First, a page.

The Elements of Color: A Treatise on the Color System of Johannes Itten, Based upon the Book The Art of Color is the definitive study on color theory. This book isn’t only useful for photographers but for any artist. Writers Amii and Andy Kauth says, “the edited edition by Birre simplifies and condenses some heady info. But it rocks for photographers who want to grasp an understanding of the basics of color theory.”
It’s been used for many years in many art classes around the world. You can find a copy on Amazon here.
6. What They Didn’t Teach You In Photo School by Demetrius Fordham
Demetrius Fordham’s What They Didn’t Teach You In Photo School: The Secrets Of The Trade That Will Make You A Success In The Industry touches on paying your dues as a photographer and gives a glimpse of what it is like to be a working photographer
Recommended by writer Justin Hayes, he says that the book “doesn’t focus on the photography but the nature of business. It teaches about internships, what assistants do, how to develop a good relationship with clients and other photographers, touches on portfolio making and online presence.” It’s perfect for those who want to turn their hobby into a profession. Get it here.
7. Light Science & Magic: An Introduction to Photographic Lighting by Fil Hunter and Steven Biver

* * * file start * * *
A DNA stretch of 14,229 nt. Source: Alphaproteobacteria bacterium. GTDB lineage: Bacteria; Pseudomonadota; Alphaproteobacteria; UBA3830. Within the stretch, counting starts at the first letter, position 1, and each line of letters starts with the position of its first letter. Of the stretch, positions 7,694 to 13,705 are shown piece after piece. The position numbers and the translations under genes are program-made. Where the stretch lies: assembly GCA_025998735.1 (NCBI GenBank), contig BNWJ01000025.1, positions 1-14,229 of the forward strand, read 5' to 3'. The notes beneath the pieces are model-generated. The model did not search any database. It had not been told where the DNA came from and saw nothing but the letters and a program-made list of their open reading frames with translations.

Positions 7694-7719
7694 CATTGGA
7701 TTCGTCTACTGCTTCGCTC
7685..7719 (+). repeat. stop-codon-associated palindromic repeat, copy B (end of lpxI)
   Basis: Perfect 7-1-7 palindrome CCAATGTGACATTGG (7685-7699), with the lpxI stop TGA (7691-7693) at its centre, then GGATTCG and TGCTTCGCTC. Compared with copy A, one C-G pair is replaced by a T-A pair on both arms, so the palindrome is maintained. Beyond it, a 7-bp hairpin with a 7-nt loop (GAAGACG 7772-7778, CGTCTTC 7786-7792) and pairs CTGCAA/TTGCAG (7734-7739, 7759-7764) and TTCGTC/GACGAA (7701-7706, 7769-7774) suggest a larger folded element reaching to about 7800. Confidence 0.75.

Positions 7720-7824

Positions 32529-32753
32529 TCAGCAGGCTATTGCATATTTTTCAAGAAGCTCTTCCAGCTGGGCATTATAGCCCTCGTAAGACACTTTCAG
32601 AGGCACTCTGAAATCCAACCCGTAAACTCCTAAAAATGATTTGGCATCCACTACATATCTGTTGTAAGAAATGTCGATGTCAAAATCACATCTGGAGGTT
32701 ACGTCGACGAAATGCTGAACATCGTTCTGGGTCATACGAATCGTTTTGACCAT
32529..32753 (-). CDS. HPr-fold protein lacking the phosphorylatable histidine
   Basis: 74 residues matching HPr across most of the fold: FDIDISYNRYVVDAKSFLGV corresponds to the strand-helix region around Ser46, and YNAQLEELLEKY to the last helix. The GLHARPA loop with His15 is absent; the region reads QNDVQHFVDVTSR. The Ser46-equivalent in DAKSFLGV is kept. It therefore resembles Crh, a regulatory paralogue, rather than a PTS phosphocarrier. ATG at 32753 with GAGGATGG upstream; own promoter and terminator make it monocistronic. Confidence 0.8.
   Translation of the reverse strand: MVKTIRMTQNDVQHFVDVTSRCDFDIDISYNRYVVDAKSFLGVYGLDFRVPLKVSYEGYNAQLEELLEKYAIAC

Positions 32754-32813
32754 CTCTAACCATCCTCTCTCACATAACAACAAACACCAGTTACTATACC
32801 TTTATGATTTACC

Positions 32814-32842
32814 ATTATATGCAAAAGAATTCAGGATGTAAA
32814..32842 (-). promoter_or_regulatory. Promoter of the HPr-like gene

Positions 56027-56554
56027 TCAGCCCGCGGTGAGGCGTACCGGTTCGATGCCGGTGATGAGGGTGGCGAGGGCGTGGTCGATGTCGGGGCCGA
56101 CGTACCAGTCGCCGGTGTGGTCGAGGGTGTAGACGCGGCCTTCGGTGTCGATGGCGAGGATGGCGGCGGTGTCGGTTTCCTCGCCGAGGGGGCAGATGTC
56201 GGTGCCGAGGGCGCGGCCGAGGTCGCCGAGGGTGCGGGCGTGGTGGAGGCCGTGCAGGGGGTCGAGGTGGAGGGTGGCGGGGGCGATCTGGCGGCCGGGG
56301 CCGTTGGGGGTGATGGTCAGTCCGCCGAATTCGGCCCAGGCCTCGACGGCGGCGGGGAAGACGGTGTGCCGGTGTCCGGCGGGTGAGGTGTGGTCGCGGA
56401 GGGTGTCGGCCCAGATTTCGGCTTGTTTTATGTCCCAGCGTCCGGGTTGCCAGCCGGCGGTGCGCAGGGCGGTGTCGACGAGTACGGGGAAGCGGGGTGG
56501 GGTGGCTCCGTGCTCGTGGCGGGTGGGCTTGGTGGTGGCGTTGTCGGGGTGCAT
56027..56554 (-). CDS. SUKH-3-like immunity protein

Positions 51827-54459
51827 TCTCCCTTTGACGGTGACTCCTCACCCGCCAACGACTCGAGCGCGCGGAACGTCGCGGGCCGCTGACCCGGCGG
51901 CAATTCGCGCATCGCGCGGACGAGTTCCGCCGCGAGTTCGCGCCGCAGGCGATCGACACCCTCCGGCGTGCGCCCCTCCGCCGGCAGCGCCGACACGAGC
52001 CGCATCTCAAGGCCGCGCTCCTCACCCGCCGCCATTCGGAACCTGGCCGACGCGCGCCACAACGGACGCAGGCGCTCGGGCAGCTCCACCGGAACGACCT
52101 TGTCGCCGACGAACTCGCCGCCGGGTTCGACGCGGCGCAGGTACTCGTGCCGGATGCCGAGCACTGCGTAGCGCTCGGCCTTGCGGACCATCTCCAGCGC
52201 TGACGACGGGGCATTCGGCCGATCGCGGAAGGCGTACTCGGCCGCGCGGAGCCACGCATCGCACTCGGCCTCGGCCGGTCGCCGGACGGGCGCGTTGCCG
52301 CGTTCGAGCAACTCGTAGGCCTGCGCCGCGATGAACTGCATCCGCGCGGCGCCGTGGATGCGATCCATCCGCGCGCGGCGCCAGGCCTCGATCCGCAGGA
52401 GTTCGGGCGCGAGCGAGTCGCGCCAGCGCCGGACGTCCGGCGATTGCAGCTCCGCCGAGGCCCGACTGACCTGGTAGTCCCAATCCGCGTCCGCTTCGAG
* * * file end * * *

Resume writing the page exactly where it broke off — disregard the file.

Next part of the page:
Without light, there can be no photographs, so understanding light is paramount to becoming a photographer. Light Science & Magic: An Introduction to Photographic Lighting is “great for building a fundamental understanding of lighting,” according to writer Lauchlan Toal. The book covers the basic principles of lighting in an easy-to-read manner.
Udi Tirosh from DIY Photography, read it twice and calls it the “best book ever,” in his review. He says, “this book is for any one who wants to photograph better, regardless of available equipment.” The reviewers over on Amazon loved it, too; its current and previous editions all earned 4.5 stars across the board.
8. Avedon Fashion 1944-2000
Kish, our Editor In Chief, would have you believe that applying the lessons of fashion photography would serve you well in any genre that requires photographing people. From posing and expression, to framing and lines, good fashion photography can encompass it all, and that few people were as novel and striking as Richard Avedon. Keeping in line with that Kish’s recommendation is Avedon Fashion 1944-2000, and of it he says,
“Richard Avedon took fashion from a Byzantine stone statue, into curves made of flesh. Kate Moss said he taught her how to have ‘thought’ behind her eyes, and that depth and emotion is somewhat of a signature dish of his. Avedon’s work was a masterclass in detail, and as a very visually oriented kid it drew me in – just take a look at his work in the 80s and up and you’ll see line work like you’ve never seen before, often, I’ve heard, much to the model’s chagrin.
While this book, or any of his, has little or no typed instruction, you can school yourself with the visuals, and as photographers, we would do well to do that more. If you’re looking for set-ups and breakdowns, and ‘how to’s then look elsewhere. This teaches you how to think of an image rather than how to execute one.”
These are only 8 of the best photography books, but I know there are many, many more out there! List your favorite recommendations in the comments below.